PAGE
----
A reader writes:
Author Warren Farrell, the only man in the U.S. ever elected three times to the board of directors for the National Organization for Women in New York City, wrote this article in 2006:
After more than a decade of research for my book, Why Men Earn More, I discovered that men and women make 25 work-life choices that actually create a wage gap. Men make decisions that result in their making more money. On the other hand, women make decisions that earn them better lives (e.g., more family and friend time). But what happens when women make the same lucrative decisions typically made by men? The good news for women, at least: Women actually earn more.
"Dashed?" Yes, dashed. I'm a 37-year-old woman with a journalism degree from a top school and 19 years' experience in alt weeklies, a very specialized journo subgenre.
A few years ago, after a dozen years as a very-well-respected alt's senior editor and our editor-in-chief's right-hand gal, I began applying for editorships as they became available. I applied for a dozen; I didn't hear back once, not so much as a form letter. Then I won a national award, and immediately was being flown all over the country for interviews. In each case, I was the runner up, and in each case, they went with a (white) man who was the city editor for the local daily. Their leg up on me? They knew the market. My leg up on them? Guys who work for mainstream dailies have an absolutely ZERO understanding of the alt-weekly ethos.
In some cases I was told I didn't have enough experience (only 15 years at the time, with tons of responsibility and a track record of concrete achievements). In some cases, I was told they didn't think I'd be tough enough to fire people when warranted. Once, I was told I wasn't a good enough listener. Twice I was told I exhibited "too much confidence."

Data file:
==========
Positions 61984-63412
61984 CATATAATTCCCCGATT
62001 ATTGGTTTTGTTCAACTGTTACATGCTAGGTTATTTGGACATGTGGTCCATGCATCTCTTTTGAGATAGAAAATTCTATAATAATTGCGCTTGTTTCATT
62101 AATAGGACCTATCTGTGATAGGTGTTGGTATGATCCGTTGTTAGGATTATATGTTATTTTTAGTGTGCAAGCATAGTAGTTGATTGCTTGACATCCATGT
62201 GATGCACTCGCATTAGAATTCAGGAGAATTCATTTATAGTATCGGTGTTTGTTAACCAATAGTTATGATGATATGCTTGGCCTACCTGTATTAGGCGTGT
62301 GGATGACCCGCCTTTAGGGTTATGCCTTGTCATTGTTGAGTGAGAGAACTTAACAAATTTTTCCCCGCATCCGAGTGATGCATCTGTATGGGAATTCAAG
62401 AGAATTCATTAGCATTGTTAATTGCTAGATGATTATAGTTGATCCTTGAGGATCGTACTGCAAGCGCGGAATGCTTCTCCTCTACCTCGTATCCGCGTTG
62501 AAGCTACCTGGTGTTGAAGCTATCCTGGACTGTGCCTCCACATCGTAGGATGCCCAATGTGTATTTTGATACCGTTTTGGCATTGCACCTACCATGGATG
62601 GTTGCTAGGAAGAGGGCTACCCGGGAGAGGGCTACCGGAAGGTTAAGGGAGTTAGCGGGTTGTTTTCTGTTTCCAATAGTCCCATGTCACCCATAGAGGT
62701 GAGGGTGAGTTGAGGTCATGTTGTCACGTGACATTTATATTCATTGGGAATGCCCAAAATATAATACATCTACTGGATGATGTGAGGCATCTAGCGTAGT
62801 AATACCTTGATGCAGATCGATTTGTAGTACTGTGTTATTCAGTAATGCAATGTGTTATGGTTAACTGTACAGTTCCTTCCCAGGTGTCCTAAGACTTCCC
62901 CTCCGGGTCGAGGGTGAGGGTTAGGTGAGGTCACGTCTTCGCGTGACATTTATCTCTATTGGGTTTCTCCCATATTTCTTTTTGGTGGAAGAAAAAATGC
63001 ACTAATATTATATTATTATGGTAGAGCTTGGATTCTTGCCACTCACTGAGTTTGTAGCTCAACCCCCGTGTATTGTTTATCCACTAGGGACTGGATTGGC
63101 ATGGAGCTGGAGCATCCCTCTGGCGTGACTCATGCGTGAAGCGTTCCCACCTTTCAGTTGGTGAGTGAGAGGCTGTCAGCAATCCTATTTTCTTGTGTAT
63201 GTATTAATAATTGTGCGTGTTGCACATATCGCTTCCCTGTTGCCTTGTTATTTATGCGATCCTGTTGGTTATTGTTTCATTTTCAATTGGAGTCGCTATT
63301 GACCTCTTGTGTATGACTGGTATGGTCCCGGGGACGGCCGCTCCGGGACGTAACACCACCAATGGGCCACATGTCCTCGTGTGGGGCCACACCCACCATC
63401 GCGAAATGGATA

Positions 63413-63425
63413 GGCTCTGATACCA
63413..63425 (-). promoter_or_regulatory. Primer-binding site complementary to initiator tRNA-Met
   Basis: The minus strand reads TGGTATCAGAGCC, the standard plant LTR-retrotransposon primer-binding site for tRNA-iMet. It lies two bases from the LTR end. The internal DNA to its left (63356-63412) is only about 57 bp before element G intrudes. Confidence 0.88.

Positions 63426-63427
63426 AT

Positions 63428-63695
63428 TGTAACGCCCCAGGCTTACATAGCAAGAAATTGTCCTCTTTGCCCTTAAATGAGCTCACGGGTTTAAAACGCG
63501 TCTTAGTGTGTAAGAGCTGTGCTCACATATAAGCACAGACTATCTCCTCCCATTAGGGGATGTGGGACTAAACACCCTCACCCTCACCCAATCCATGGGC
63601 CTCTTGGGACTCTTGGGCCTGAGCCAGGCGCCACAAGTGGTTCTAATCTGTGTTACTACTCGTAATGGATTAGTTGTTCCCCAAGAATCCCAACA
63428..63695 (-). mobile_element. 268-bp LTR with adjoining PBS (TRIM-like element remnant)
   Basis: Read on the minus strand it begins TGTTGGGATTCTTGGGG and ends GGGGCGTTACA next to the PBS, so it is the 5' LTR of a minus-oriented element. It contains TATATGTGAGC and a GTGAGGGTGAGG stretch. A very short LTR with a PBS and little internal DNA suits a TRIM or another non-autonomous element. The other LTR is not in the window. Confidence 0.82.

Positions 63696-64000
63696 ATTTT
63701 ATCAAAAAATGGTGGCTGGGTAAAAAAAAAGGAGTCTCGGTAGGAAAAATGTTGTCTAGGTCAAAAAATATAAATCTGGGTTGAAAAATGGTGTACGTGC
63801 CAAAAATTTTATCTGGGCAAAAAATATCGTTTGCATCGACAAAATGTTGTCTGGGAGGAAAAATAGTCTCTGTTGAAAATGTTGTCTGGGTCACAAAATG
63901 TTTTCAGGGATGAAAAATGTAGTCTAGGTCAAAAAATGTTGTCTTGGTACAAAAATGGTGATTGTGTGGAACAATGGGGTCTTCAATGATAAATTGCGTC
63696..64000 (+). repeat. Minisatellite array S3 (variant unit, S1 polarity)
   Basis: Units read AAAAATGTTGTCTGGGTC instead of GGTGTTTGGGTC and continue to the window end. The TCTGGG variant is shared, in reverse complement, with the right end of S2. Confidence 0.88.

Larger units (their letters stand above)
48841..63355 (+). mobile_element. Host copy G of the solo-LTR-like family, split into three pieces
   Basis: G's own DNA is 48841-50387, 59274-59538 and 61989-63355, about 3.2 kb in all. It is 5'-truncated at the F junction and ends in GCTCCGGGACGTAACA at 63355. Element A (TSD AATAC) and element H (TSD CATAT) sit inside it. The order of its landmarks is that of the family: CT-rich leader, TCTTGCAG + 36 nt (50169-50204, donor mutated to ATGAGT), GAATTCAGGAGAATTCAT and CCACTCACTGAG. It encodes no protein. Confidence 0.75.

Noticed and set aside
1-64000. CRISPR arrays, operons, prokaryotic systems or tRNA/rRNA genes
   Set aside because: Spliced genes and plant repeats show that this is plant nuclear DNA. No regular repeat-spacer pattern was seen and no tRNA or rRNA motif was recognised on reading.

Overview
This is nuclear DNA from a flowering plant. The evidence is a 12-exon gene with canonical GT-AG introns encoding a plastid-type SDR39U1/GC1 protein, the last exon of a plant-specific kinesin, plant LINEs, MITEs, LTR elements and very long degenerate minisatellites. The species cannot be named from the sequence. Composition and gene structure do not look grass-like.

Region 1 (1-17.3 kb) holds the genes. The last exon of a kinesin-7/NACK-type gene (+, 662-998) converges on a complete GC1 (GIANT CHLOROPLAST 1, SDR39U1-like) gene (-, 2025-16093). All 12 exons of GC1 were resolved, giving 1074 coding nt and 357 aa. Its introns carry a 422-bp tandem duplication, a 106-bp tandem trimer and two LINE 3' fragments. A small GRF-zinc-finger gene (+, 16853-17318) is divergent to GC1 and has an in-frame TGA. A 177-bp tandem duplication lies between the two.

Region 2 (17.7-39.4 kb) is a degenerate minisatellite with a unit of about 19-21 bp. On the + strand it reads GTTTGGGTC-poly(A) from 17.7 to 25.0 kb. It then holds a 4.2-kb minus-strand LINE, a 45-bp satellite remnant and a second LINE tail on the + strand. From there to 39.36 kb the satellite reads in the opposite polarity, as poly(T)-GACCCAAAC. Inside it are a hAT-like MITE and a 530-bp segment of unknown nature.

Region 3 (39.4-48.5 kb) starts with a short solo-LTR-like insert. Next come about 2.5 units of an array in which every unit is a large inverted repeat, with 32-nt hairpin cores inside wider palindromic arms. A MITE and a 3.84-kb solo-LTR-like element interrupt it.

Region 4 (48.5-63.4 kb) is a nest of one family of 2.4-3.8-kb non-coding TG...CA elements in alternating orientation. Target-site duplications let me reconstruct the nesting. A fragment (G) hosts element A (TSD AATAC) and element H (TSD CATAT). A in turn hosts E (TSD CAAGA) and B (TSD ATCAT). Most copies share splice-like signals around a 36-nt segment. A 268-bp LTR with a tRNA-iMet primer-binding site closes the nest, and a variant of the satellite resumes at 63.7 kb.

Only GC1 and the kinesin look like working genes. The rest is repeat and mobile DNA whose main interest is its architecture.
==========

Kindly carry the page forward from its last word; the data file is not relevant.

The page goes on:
It's entirely possible I just don't interview well, and that I come across abrasively or as a know-it-all. But while there was for a while plenty of work for a workhorse like myself, I was absolutely shocked that in the 21st century, there still remained a big thick stupid glass ceiling. It really, really does exist, even in the most progressive of workforces.
The pay disparity is probably one of the reasons why middle-aged males have been so hard hit in this economy. If a company just looks at the bottom line, it will lay off the male and keep the female who both are doing the same work. It is not some perverse reverse discrimination nonsense; it is just downsizing strictly by the numbers. So I'm guessing the pay disparity will even out a bit during this recession. It will be interesting to revisit the pay disparity 10 years from now.